4. Requirements for  Management and Protection

We would appreciate your comments to assist us in shaping a robust and comprehensive document.  

Please note comments are sought only on the last three sections: integrity, authenticity and management and protection.  The first section, the Statement of Significance, has already been agreed by UNESCO’s World Heritage Committee.

Guidance on the UNESCO definitions of authenticity and integrity can be found the World Heritage Operational Guidelines (paras 79 – 89 and Annex 4) which can be found at http://whc.unesco.org/en/guidelines/ Further background information can be found in the management plans for the two halves of the World Heritage Site.  They include sections summarising integrity and authenticity as well as the provisions for management and protection

You can access the Stonehenge Management Plan on the English Heritage website via this link http://www.english-heritage.org.uk/daysout/properties/stonehenge/world-heritage-sites/stonehenge-management-plan/

You can access the Avebury Management Plan on the Wiltshire Council website via this link http://www.wiltshire.gov.uk/leisureandculture/museumhistoryheritage/worldheritagesite/aveburyworldheritagesitemanagementplan.htm

Merlin @ Stonehenge
The Stonehenge Stone Circle Website





Stonehenge a monumental attraction since prehistory

1 10 2010

Stonehenge may have been a top international tourist attraction in prehistoric times – just as it is today.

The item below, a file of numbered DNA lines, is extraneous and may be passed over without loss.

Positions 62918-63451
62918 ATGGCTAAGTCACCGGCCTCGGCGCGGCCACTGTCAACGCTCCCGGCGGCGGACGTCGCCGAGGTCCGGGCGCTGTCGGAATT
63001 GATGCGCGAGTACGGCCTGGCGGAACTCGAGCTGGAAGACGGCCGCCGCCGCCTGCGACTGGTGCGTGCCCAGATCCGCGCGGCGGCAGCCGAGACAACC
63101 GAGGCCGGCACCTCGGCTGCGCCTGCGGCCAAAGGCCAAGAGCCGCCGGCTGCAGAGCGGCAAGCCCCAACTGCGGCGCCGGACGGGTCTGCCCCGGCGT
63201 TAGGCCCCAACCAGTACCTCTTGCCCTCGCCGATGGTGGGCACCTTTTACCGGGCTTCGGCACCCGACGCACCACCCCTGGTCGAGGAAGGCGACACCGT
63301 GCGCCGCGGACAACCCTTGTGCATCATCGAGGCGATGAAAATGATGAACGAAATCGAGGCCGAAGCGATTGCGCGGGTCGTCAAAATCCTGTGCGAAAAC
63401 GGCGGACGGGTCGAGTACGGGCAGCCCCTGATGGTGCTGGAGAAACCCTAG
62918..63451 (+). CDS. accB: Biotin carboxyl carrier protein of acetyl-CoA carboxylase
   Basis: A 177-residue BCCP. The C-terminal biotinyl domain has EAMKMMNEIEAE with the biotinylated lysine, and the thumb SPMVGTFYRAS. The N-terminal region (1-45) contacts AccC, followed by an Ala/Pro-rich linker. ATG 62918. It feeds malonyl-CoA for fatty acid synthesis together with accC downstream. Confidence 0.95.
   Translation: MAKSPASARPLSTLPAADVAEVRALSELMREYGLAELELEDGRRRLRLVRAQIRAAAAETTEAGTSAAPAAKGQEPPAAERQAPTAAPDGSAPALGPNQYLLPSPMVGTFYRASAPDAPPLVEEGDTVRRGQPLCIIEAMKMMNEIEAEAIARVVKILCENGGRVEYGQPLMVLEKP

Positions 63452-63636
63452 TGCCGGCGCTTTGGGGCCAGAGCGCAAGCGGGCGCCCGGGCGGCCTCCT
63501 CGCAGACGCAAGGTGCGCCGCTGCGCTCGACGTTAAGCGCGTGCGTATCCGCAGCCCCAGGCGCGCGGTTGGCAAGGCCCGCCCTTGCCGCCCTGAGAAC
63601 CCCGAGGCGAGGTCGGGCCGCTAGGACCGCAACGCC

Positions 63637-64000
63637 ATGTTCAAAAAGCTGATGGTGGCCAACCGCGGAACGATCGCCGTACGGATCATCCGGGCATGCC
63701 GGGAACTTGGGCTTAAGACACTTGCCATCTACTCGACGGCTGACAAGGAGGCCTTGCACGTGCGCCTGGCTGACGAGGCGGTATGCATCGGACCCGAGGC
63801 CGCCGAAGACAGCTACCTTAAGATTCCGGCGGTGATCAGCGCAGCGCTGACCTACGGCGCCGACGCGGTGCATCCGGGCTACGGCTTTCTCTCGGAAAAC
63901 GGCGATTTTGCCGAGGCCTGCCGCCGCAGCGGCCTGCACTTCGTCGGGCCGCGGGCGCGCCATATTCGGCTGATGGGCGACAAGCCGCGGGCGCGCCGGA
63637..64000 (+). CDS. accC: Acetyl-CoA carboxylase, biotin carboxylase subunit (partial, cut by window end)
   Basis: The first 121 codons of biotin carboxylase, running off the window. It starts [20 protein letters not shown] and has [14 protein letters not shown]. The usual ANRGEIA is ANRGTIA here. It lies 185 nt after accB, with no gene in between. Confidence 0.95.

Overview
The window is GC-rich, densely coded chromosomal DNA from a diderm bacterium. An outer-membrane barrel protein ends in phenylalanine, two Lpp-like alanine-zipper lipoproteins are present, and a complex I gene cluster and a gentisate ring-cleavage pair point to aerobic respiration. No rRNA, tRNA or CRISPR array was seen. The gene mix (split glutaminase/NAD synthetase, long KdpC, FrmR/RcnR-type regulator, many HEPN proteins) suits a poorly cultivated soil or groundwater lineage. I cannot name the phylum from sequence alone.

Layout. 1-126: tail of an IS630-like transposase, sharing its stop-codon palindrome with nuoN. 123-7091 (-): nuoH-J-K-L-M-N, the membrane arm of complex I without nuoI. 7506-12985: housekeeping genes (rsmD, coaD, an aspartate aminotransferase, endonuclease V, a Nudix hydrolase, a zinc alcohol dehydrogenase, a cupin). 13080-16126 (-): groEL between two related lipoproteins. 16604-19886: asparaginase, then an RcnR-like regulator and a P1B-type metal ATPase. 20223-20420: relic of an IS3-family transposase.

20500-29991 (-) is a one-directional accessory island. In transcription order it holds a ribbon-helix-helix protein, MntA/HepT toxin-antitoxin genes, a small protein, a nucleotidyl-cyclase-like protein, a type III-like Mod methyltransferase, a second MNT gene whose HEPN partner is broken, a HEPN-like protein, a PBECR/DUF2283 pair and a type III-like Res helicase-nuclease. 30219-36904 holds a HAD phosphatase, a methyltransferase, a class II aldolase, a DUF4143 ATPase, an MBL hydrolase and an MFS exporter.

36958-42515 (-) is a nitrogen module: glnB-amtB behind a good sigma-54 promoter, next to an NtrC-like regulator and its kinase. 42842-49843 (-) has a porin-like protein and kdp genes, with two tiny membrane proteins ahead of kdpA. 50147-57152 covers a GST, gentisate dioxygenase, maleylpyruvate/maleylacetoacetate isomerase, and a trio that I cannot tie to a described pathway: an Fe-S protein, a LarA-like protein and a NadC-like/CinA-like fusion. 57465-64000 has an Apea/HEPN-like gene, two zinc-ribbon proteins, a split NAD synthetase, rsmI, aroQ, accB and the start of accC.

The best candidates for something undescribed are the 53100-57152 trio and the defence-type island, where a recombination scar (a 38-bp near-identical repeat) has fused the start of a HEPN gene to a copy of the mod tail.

Ongoing scientific research suggests that around 30 per cent of the wealthiest individuals buried around the neolithic and Bronze Age temple came from hundreds and, in some cases, thousands of miles away.

 Recent isotopic tests carried out by the British Geological Survey and announced yesterday reveal that one very high-status individual – a teenage boy – found buried near Stonehenge, had in fact come from somewhere along the north coast of the Mediterranean, potentially Spain, southern France or Italy.

 Another individual, whose origins were revealed a few years ago, came from the Alps – and others came from Brittany (or possibly Wales).

 The Alpine individual suffered from a painful leg condition and the Mediterranean teenager died aged 14 or 15 and is likely therefore to have also suffered from serious illness.

 Some archaeologists have therefore begun to speculate that Stonehenge attracted health tourists who went there to be cured – and ended up being buried there instead.

 Interestingly, a healing function for Stonehenge is hinted at by Arthurian legend, which holds that the monument was indeed an ancient healing centre. Even as late as the 18th century, the stones of Stonehenge were regarded as having magical healing powers – and visitors to the site often chipped bits off to take away as talismans.

 Certainly the monument was internationally known in ancient times – and appears to have been described by a fourth-century BC Greek geographer, centuries after it had actually gone out of use.

 Stonehenge’s international visitors were extremely wealthy. The Alpine man was buried with gold and copper objects – including three copper daggers and a pair of gold hair clasps.

 The Mediterranean teenager was buried wearing a necklace of around 90 amber beads.

 “Isotopic analyses of tooth enamel from both these people shows that the two individuals provide a contrast in origin, which highlights the diversity of people who came to Stonehenge from across Europe,” said Professor Jane Evans, head of archaeological science at the British Geological Survey.

 Merlin @ Stonehenge
The Stonehenge Stone Circle Website